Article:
Trump grand jury taking the month off

 March 29, 2023

Those tuning in to the latest installment of the Trump show will have to wait a while for the conclusion.

The grand jury weighing an unprecedented indictment against the former president is taking a month-long break. 

It's a bit of a cliffhanger after rumors swirled of Trump's imminent arrest over "hush money" payments to porn star Stormy Daniels.

Grand jury cliffhanger

The grand jury met on Monday to weigh the case. They are scheduled to weigh a different case next week before taking a previously scheduled hiatus for another two weeks.

More than a week has already passed since Trump predicted he would be arrested on Tuesday, March 21. Trump has speculated that prosecuting attorney Alvin Bragg got cold feet and "dropped" the case.

Bragg could reconvene the grand jury during the hiatus, but if he does not, an indictment of Trump would come no sooner than late April.

Trump denies ever having an affair with Daniels, and his lawyer says the case, said to be related to campaign finance, is meritless because a celebrity like Trump had other reasons to pay hush money that would not have been campaign-related.

Politicized case

If Trump is indicted, it would likely work to his benefit, at least in the short term. The rumors appear to have already produced a rallying effect, with Trump taking a commanding lead over top competitor Ron DeSantis in the latest primary polls.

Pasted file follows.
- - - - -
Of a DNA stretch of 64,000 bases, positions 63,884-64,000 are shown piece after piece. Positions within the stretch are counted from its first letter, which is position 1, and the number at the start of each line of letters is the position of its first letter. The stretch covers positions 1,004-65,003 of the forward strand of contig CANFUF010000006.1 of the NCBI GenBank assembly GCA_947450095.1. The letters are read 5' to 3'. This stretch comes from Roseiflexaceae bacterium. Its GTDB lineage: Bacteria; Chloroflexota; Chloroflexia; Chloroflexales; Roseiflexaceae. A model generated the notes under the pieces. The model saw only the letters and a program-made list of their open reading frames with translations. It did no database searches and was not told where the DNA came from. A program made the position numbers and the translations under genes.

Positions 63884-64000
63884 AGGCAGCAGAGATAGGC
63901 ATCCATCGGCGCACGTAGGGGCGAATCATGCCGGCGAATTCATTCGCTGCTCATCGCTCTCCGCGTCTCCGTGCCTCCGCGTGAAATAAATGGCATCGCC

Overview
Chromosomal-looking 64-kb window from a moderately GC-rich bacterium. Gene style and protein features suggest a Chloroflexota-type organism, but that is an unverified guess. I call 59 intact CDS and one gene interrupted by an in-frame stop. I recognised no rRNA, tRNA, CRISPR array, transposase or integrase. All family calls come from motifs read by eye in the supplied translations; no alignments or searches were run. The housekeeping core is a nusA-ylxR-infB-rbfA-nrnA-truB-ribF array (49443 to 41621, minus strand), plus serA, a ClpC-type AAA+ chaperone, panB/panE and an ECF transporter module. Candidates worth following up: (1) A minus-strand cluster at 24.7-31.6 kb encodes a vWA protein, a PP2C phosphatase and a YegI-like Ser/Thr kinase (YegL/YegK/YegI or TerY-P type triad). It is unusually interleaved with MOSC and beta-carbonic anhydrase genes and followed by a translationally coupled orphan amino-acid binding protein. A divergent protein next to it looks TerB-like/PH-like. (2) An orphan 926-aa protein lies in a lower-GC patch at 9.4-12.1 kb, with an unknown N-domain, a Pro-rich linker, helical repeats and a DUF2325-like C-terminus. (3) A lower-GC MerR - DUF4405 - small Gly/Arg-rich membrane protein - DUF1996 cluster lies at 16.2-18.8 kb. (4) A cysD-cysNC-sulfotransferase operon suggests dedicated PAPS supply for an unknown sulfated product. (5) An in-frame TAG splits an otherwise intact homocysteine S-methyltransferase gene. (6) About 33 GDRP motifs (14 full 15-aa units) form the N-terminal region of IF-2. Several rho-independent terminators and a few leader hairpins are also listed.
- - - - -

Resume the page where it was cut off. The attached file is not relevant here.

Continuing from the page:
Nevertheless, Trump and many others on the right have condemned the case as a political witch hunt designed to neutralize a leading presidential candidate. Even some liberals have conceded that the case has serious weaknesses.

Bragg has been criticized for seeking to deploy a creative legal theory to upgrade a misdemeanor charge for falsifying business records into a felony.

Democrats are fearful Bragg is pursuing a losing case that could taint how other pending investigations of Trump involving January 6th and classified records are perceived.

Trump reacts

The evidentiary standard for an indictment is lower than that of a conviction, and it's not beyond belief that a political motive could influence a grand jury in liberal New York.

Still, Trump was heartened by the latest grand jury news. In an all-caps statement on Truth Social, he said the grand jury was persuaded by "overwhelming" evidence in his favor.


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